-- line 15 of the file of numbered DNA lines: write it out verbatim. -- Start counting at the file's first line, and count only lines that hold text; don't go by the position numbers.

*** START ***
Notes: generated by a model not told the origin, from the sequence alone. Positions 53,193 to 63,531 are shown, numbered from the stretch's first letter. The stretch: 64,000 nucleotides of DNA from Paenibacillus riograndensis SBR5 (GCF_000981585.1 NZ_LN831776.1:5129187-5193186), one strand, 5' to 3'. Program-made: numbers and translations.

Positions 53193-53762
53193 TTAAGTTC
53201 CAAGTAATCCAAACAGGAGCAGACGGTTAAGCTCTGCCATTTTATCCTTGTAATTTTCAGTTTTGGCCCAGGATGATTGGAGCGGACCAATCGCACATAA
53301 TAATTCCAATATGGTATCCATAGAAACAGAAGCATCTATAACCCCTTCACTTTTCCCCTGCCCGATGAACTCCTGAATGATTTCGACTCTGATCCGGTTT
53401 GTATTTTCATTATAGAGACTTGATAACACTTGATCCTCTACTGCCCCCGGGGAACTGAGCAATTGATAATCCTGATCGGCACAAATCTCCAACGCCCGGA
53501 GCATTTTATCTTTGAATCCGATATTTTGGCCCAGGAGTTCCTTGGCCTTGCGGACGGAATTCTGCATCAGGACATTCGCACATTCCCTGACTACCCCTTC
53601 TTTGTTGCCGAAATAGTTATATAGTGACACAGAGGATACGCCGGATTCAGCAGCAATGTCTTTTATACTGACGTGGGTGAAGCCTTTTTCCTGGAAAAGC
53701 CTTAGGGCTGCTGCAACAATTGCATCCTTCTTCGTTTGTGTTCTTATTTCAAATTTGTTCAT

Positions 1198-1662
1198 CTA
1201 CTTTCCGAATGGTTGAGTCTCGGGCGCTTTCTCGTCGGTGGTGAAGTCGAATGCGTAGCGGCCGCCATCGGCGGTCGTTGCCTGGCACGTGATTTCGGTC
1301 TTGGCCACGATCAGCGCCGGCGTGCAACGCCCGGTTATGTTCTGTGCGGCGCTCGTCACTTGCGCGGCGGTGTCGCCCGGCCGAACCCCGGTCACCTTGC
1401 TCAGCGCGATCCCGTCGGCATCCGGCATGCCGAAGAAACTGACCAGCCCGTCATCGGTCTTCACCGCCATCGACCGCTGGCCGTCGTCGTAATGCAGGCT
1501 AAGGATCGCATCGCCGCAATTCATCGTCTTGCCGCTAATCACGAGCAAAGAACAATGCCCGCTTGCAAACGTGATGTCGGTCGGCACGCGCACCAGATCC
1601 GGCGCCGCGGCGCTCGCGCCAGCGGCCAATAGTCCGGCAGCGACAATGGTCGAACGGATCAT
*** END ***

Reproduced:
1501 AAGGATCGCATCGCCGCAATTCATCGTCTTGCCGCTAATCACGAGCAAAGAACAATGCCCGCTTGCAAACGTGATGTCGGTCGGCACGCGCACCAGATCC